Development and Assessment of a Course to Reduce Weight Bias in Undergraduate Health Promotion Students

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Abstract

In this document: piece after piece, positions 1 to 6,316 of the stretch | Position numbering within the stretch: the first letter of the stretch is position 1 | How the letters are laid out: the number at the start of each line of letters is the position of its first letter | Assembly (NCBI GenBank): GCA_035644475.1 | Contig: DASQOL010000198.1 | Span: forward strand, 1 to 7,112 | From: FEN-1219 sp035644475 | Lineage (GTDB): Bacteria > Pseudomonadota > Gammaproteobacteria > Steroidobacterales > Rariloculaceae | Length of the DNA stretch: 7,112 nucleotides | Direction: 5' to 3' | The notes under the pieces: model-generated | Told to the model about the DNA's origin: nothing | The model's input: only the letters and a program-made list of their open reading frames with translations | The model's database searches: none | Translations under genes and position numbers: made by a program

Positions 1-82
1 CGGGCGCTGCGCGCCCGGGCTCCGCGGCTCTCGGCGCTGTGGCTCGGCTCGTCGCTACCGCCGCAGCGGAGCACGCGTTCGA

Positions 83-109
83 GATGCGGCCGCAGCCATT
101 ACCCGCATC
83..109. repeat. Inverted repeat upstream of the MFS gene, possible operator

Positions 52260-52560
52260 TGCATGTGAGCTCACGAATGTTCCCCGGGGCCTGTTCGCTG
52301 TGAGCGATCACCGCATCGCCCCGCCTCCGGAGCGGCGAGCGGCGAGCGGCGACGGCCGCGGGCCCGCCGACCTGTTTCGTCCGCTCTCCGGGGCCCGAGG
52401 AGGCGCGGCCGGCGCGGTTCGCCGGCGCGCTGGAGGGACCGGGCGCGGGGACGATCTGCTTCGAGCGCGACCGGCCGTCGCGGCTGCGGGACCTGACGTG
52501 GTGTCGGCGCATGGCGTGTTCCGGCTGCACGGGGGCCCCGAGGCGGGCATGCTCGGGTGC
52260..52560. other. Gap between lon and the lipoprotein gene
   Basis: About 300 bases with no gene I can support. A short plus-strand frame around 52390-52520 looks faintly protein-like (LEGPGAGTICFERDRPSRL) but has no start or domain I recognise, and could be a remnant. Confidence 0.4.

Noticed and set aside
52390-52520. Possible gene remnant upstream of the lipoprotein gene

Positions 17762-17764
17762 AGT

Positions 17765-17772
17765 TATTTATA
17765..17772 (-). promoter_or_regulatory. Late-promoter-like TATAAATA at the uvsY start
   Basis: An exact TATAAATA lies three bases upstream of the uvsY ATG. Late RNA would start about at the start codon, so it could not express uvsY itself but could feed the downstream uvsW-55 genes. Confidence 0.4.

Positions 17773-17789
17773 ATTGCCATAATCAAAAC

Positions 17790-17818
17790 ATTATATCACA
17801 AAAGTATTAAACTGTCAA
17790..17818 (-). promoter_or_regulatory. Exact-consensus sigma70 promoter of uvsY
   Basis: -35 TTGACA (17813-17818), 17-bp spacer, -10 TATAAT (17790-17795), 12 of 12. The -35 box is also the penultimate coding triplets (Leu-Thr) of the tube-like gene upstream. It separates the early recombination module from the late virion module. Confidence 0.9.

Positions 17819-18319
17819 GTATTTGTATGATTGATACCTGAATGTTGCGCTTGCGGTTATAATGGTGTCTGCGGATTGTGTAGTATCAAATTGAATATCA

Experiencing discrimination based on body size has numerous health consequences and negatively affects motivation for positive health behaviors. Because weight bias is particularly prevalent among health professionals, interventions to reduce weight bias in this group are essential. The purpose of this mixed-methods, 15-week study was to develop and examine the effect of a college course focused on reducing weight bias in health promotion undergraduates. In this study (N = 64), quantitative change in implicit and explicit weight bias among students enrolled in a course to reduce weight bias was compared with a control group and two other groups of students in the health promotion degree program. Qualitative data were also analyzed through content analysis of pre- and postsemester writing assignments among students in the course focused on weight bias. Statistical analyses revealed a significant reduction in explicit weight bias among students in the course focused on weight bias with no significant changes in explicit weight bias for any other group. There were no significant changes in implicit weight bias for any group. Content analysis of qualitative data was consistent with the quantitative reductions in extrinsic weight bias. Students shared substantially more nuanced understandings of obesity postsemester. Furthermore, the persistence of internal contradictions in students’ analyses illustrates the particular challenge in reducing implicit bias. These results demonstrate that, although intrinsic weight bias may be more difficult to change, a college course focused on reducing weight bias can facilitate significant reductions in extrinsic weight bias among health promotion undergraduates.

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